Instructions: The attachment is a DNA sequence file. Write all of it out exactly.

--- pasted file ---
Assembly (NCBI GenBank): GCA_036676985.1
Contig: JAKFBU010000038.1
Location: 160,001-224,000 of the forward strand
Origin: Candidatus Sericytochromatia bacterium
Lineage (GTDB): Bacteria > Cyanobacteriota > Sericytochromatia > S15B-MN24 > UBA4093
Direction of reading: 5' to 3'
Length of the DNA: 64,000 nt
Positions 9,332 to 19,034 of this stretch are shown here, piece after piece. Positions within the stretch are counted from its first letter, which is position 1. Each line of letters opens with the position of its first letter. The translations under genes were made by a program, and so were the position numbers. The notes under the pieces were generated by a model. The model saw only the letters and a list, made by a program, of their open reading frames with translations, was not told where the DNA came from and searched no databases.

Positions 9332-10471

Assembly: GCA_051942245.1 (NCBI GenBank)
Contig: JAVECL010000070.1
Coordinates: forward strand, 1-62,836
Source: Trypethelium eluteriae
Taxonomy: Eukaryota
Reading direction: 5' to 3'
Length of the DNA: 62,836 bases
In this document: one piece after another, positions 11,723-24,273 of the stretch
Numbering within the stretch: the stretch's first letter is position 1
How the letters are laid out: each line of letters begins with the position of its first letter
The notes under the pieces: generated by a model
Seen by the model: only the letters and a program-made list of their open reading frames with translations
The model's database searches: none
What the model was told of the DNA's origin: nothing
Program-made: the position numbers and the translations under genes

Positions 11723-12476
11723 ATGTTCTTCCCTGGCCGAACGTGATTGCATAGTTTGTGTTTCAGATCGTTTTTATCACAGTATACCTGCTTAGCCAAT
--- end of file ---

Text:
Assembly (NCBI GenBank): GCA_036676985.1
Contig: JAKFBU010000038.1
Location: 160,001-224,000 of the forward strand
Origin: Candidatus Sericytochromatia bacterium
Lineage (GTDB): Bacteria > Cyanobacteriota > Sericytochromatia > S15B-MN24 > UBA4093
Direction of reading: 5' to 3'
Length of the DNA: 64,000 nt
Positions 9,332 to 19,034 of this stretch are shown here, piece after piece. Positions within the stretch are counted from its first letter, which is position 1. Each line of letters opens with the position of its first letter. The translations under genes were made by a program, and so were the position numbers. The notes under the pieces were generated by a model. The model saw only the letters and a list, made by a program, of their open reading frames with translations, was not told where the DNA came from and searched no databases.

Positions 9332-10471

Assembly: GCA_051942245.1 (NCBI GenBank)
Contig: JAVECL010000070.1
Coordinates: forward strand, 1-62,836
Source: Trypethelium eluteriae
Taxonomy: Eukaryota
Reading direction: 5' to 3'
Length of the DNA: 62,836 bases
In this document: one piece after another, positions 11,723-24,273 of the stretch
Numbering within the stretch: the stretch's first letter is position 1
How the letters are laid out: each line of letters begins with the position of its first letter
The notes under the pieces: generated by a model
Seen by the model: only the letters and a program-made list of their open reading frames with translations
The model's database searches: none
What the model was told of the DNA's origin: nothing
Program-made: the position numbers and the translations under genes

Positions 11723-12476
11723 ATGTTCTTCCCTGGCCGAACGTGATTGCATAGTTTGTGTTTCAGATCGTTTTTATCACAGTATACCTGCTTAGCCAAT